In September of 1853 the settlement voted to incorporate as a village, detaching 2700 acres from the surrounding townships. The village boundaries were the river, Front Street to the east, John Street to the west and West Gore to the south. Further laying the foundation of its festival roots, five wards were created fanning out from the city's centre - Avon, Falstaff, Hamlet, Romeo and Shakespeare .

These early Shakespeare overtones laid the groundwork for Stratford's destiny. But, culture was always something that came easy to Stratford - early on it had a country club where elegant balls were held. It also had a rash of newspapers in the 19th century, including two weeklies that published in German . Adelaide Leitch points out in Floodtides of Fortune:

"The settlers lugged in over the Huron Road not only practical pioneer necessities, but equipment also for the mind: worn volumes of the classics tucked in their bulging bags, books on architecture and horticulture."

Add to this the skilled workmen of the Grand Trunk and furniture factories, with their young families and money to spend, Stratford began to take on a refined look. Come 1911 there were over 2000 craftsmen in Stratford. Their families built beautiful homes and planted expansive gardens . By 1914 there were 500 members of the Stratford Horticultural Society, which had been in existence since 1878. The Horticultural Society held regular flower shows and tended to over 60,000 tulips in 50 flowerbeds throughout the city .

German's brought the love for theatre and music. In 1857, with a population of 2000, they built the Market Building featuring theatre seating for 500 . This was proportionally more than the theatre today, which draws its audience from across the continent. In the massive hall, locals produced plays and concerts to entertain packed houses. There were also motion pictures and school recitals, along with a prizefight in the late 1890s that was denounced by local churches .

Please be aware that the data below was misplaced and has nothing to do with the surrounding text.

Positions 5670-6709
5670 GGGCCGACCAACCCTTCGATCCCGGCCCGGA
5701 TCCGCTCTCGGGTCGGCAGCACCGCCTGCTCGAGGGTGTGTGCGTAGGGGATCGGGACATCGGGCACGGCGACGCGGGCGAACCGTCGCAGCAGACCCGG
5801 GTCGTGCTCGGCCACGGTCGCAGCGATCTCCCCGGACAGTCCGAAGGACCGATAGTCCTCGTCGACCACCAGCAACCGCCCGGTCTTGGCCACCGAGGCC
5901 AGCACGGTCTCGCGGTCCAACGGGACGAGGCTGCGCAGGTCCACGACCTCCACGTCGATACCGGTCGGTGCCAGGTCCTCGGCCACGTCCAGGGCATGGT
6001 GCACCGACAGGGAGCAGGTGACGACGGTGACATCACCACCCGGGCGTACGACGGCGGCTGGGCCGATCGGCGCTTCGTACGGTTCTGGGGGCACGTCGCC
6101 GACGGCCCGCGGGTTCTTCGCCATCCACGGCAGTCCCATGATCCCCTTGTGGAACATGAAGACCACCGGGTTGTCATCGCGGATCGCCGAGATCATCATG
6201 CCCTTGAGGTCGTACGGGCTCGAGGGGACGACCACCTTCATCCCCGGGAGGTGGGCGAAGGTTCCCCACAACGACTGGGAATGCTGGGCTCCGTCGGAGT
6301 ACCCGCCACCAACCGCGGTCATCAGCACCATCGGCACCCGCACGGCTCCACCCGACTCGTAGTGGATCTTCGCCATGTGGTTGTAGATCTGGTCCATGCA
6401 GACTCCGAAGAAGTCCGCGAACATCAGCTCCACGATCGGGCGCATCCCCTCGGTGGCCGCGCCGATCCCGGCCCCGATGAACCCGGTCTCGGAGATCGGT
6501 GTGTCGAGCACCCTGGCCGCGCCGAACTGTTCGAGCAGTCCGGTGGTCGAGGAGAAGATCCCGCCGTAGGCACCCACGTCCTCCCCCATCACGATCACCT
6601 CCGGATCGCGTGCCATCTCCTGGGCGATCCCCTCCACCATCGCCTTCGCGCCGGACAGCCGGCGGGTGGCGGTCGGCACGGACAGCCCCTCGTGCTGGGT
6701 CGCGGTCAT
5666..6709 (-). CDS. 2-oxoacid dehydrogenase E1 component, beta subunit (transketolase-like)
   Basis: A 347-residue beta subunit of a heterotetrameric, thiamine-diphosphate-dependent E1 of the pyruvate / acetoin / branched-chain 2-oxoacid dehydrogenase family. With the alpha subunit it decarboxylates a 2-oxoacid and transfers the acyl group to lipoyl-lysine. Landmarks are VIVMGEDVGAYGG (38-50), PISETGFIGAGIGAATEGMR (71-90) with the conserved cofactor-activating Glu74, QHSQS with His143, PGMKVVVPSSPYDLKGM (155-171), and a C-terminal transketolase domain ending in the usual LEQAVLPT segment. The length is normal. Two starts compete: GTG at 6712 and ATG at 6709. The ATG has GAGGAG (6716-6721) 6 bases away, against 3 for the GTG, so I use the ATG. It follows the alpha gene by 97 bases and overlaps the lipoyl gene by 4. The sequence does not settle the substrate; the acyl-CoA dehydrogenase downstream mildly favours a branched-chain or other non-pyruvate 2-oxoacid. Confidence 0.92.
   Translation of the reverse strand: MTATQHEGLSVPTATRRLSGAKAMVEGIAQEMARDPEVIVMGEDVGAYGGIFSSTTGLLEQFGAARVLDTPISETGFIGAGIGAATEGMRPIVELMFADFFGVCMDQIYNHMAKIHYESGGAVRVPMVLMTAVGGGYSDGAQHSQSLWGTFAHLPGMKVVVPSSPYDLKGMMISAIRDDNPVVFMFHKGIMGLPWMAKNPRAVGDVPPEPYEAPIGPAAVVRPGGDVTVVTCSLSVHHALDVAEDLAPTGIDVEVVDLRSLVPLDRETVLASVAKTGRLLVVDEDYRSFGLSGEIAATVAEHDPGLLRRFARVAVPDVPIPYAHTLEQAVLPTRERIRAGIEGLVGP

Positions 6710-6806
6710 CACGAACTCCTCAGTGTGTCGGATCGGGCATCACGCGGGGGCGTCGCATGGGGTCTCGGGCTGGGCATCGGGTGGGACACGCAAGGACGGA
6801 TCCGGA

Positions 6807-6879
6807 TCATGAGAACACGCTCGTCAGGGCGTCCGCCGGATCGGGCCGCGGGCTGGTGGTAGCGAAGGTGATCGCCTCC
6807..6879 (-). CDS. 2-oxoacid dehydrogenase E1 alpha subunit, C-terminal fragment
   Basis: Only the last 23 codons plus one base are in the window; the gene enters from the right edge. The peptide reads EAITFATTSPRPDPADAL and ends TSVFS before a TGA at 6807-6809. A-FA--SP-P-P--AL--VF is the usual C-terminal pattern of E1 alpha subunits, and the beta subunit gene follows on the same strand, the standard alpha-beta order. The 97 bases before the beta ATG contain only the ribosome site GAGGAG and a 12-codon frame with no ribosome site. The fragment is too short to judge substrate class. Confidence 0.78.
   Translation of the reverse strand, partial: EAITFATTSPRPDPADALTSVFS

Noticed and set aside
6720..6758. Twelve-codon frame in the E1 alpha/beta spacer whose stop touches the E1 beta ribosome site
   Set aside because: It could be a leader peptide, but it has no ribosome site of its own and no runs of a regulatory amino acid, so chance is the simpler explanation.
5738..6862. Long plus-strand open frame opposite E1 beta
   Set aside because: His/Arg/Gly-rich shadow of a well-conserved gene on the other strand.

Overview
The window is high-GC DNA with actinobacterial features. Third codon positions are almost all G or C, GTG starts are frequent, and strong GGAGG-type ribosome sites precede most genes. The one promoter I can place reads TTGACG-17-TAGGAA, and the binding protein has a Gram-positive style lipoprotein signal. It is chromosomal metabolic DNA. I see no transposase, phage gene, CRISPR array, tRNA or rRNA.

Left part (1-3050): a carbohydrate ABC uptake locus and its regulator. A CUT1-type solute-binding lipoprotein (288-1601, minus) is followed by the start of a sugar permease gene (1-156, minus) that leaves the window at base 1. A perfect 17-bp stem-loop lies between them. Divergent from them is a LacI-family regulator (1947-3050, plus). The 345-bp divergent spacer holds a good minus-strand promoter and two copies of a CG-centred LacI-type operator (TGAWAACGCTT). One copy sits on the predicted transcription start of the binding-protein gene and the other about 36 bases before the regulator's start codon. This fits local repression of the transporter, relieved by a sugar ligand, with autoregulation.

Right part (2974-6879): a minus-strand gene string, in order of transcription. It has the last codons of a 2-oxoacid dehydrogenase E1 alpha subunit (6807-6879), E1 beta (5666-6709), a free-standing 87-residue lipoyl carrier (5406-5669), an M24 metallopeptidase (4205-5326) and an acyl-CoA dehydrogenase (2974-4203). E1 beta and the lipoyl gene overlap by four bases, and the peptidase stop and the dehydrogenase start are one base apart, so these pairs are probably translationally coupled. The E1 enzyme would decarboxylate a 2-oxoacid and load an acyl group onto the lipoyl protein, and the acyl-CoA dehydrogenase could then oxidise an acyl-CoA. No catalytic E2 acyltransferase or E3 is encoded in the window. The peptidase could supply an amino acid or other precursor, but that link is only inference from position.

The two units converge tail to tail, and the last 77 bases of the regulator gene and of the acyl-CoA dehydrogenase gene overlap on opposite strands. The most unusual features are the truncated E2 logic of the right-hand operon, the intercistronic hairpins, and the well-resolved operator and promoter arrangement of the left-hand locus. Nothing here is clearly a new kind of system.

After the Market Building burned down, the new City Hall featured a hall less than half the size. But, Albert Brandenberger, who had backed many of the shows at the Market Building, decided to build an opera house. The 1250 seat Theatre Albert opened in 1901 and would eventually become the festival's Avon Theatre . Smaller theatres and concert halls popped up all over Stratford, including in schools and church basements as well as outdoors. With the movie houses, some claimed Ontario Street was becoming a "little 42nd Street."

The unimaginative and the mass-produced were never good enough for Stratford. Domestic architecture from the very beginning produced some striking local buildings - W. F. McCulloch built "The Grange" in 1840, with impressive ornamental gates and gardens. In an Atlas of Perth County in 1879, the author took note of Stratford's architecture: